“It’ll be great to read them 10 to 20 years from now,” he smiled, addingthat friends have given him a lot of pictures and “other stuff” that heplans to keep up with.

Aside from his regular schedule of classes, Hovorka joined a variety ofclubs and was member of the basketball team.

As for his reason for playing basketball, Hovorka said he already knew howto play.”I thought I’d be a good thing to do,” he said.

Basketball coach James Smith said Horvorka’s presence on the team wasdefinitely felt.

“He’s an overall good person and has good basketball skills; he’s verybusinesslike,” Smith said, adding that if anything rubbed off on the teamfrom Hovorka, “it’s has to be his character.”

Smith continued: “I sympathize with anyone that far from home, but the short time he was here he made a commitment to East St. John basketball. I wish I could have had him around for the remainder of the season.”

“He came, he conquered and he left,” Smith said of Hovorka.Clement shares Smith’s sentiments.

Clement said Hovorka was one of her better academic and behavedstudents.”He represents the type of student teachers love to teach,” she said.

“It was a short, brief and good trade-off,” Smith said.Hovorka observed that the school rules are different than what he isaccustomed to, and he said he was surprised at the number of students atthe school.

From his experience at East St. John High School, Hovorka drew theconclusion that school in the United States is easier than in Czech.”In Czech, we have more discipline and some students goof off, but not asmuch as here,” he observed.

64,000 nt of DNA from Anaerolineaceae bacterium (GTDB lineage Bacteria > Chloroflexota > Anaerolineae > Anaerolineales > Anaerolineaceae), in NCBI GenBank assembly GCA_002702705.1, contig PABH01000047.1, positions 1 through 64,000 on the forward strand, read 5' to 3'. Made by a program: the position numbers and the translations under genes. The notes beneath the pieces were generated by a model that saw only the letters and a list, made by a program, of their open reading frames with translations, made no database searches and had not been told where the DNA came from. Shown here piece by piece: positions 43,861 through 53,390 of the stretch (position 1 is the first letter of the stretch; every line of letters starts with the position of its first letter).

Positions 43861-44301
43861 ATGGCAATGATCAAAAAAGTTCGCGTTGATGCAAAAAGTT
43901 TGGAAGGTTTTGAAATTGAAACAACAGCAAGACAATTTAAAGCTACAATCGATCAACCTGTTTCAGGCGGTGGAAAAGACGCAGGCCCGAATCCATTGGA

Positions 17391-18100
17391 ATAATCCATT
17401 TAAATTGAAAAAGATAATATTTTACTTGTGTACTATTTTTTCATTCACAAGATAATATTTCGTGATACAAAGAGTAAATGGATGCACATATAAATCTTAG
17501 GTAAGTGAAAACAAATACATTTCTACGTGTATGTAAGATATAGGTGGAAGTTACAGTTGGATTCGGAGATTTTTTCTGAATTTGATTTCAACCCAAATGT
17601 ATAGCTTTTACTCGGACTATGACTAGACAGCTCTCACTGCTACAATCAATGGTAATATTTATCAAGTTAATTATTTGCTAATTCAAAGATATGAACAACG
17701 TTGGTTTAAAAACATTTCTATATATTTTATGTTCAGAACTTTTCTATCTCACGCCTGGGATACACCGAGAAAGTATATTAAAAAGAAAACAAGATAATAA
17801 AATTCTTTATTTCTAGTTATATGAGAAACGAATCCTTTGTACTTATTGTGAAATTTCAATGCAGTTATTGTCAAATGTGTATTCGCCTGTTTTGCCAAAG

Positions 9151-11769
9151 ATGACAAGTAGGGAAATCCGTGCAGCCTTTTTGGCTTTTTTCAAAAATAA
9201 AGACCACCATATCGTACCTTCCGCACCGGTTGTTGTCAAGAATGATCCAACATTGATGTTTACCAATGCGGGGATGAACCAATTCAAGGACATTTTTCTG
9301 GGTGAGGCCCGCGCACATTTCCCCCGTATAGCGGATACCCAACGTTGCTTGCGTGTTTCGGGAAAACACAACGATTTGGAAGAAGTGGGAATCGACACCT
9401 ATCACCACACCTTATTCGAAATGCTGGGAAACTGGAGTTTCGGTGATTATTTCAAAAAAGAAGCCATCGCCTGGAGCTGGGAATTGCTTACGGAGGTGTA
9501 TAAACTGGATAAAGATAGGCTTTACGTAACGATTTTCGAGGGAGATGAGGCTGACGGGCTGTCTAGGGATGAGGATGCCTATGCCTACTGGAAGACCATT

Twelfth grade student Heather Mason said she will miss Hovorka. “We became really good friends, and we talk on the phone, but he’s readyto go back,” Mason said.

As for his plans for higher education, Hovorka said he has not planned thatfar into the future yet but may like to explore the possibility of attendinga university in United States.

“I really don’t know, because I don’t know about any of them,” he said,adding that the cost of such a venture would be probably triple theexpense of one semester at East St. John.

A group called the Center for College Interchange set up the exchange, andthe organization Open Society Fund picked up the tab.

“They paid for everything and even provided pocket money for me,”Hovorka said.

As for the food he enjoys, Hovorka said he likes everything. Gumbo is hisfavorite.

Tomeny said for Christmas her husband gave a her a ticket to Europe, and when they go one of her destinations will be Prague to meet up with Jan.”It’ll make my trip even more exciting,”she said.

Hovorka will do quite a bit of letter writing when he returns home, too,trying to keep in touch with the friends he made during his tenure at EastSt. John.

Many students plan to be his pen pal.

Although Hovorka was not really sure of the welcoming he’d receive fromhis family when he returned home, he took a guess.

“It’ll probably be a surprise party,” he smiled.

Photo – Jan Hovorka shows off his Mardi Gras T-shirt given tohim as a going away present.